Everyone learns best when they're having fun, so keep your practice sessions short and enjoyable.

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Puppies and chewing behaviour

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This is an image of a puppy with a stick in their mouth

Nom nom nom

Given that puppies learn through mouthing behaviours, it's normal for puppies and dogs to chew on objects.  Many pet parents find that chewing behaviours start to increase in intensity when their puppy is around 4 to 6 months of age due to teething.  Chewing helps a dog achieve a number of things, so let's take a look at how you can help manage chewing behaviours in your puppy.

Nom nom nom

Given that puppies learn through mouthing behaviours, it's normal for puppies and dogs to chew on objects.  Many pet parents find that chewing behaviours start to increase in intensity when their puppy is around 4 to 6 months of age due to teething.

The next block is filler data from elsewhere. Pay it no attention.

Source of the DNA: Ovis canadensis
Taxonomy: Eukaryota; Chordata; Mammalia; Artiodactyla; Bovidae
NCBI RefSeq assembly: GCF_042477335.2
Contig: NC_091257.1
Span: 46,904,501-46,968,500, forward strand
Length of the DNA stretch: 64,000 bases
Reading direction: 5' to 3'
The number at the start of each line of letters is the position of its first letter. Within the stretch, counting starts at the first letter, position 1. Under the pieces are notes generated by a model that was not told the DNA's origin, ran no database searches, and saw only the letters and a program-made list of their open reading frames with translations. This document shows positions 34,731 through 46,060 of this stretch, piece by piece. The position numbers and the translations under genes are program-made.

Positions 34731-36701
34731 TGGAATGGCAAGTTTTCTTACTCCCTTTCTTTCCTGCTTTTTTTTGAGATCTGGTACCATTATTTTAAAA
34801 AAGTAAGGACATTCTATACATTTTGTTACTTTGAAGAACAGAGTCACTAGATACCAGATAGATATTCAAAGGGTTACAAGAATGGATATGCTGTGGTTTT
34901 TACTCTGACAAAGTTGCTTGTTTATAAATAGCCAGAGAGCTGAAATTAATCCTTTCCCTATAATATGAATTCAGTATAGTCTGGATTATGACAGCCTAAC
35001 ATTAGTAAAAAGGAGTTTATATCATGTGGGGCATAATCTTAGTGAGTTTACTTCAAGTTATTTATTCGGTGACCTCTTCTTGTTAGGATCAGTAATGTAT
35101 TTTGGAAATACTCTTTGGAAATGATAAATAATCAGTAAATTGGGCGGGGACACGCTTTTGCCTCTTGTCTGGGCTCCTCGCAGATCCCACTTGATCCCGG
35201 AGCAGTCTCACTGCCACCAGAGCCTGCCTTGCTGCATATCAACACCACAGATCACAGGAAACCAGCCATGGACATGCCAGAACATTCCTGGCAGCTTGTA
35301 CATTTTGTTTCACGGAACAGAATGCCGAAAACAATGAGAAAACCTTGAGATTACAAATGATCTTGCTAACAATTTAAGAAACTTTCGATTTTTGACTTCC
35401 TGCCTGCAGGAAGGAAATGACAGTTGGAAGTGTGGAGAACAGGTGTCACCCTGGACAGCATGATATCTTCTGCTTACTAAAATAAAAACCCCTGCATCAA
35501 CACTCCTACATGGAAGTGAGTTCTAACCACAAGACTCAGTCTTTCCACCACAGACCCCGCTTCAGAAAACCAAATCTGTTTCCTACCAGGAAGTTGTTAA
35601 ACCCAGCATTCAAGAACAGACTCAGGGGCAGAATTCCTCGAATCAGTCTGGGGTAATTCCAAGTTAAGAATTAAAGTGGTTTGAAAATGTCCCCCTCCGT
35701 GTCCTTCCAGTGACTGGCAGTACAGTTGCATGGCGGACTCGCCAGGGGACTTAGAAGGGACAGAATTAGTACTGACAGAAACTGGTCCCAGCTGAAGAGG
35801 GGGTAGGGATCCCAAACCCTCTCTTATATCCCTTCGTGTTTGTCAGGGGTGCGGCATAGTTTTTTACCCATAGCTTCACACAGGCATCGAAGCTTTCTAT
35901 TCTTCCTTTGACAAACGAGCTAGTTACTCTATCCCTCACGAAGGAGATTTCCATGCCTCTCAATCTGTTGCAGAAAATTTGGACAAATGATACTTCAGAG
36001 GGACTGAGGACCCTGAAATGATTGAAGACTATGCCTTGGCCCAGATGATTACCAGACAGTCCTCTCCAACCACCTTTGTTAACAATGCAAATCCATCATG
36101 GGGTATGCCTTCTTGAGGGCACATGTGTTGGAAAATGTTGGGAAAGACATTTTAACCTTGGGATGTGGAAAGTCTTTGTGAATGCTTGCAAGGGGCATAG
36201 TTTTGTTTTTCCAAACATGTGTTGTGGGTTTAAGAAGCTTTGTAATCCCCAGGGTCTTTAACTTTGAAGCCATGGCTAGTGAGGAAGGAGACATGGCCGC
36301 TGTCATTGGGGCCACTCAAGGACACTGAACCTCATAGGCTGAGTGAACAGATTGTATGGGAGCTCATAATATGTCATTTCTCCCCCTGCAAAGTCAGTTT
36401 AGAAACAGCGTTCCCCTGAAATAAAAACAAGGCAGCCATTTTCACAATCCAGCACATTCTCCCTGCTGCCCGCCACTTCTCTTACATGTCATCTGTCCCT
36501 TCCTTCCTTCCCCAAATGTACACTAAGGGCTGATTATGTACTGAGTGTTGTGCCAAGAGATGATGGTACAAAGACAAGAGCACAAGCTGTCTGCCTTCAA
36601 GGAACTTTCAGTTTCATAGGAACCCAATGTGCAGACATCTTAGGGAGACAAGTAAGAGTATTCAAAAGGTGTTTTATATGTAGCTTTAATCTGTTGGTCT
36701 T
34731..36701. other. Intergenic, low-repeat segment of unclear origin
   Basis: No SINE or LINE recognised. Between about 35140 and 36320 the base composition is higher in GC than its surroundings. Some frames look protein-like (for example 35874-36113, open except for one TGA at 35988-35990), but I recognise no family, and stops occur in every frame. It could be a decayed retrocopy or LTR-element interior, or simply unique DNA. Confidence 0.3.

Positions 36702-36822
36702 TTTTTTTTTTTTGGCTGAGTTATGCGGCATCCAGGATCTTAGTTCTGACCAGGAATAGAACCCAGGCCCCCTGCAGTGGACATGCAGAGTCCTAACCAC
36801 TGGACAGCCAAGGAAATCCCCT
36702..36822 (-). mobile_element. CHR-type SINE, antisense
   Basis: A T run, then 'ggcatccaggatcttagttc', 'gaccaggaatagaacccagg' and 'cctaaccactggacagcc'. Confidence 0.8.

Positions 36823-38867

Chewing helps a dog achieve a number of things.  For puppies, it’s a way to help relieve teething pain when the gums are sore and new teeth are erupting.  For older dogs, chewing helps exercise the jaws to keep them strong, as well as promoting dental health by helping keep teeth clean. 

Chewing also plays an important role in alleviating boredom and can help a puppy self-soothe which relieves mild anxiety or frustration. 

Tensions can arise over what is being chewed - a chew toy is fine, your new shoes are not!

How can I stop my puppy from chewing everything?

Given the benefits that chewing provides to puppies, we don't want to inhibit the behaviour but we do need to teach a puppy what is okay to chew and what is not. 

By offering a range of chew toys, and rotating them regularly to maintain their novelty factor and prevent boredom, you can show your puppy what is acceptable to chew.  Provide a range of different toys with varying shapes, textures and flavours. 

As part of puppy proofing your home, be sure to remove any items you value out of your puppy’s reach to prevent them being chewed.  This also helps ensure your puppy's safety (think chewed electrical wires). 

Ensure that the chew toys you offer your puppy are safe.  Inspect them regularly for signs of wear and replace any damaged toys.

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Walking on the leash

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Puppy 03 puppy feeding time from Advancepet on Vimeo.

Did someone say 'walkies'?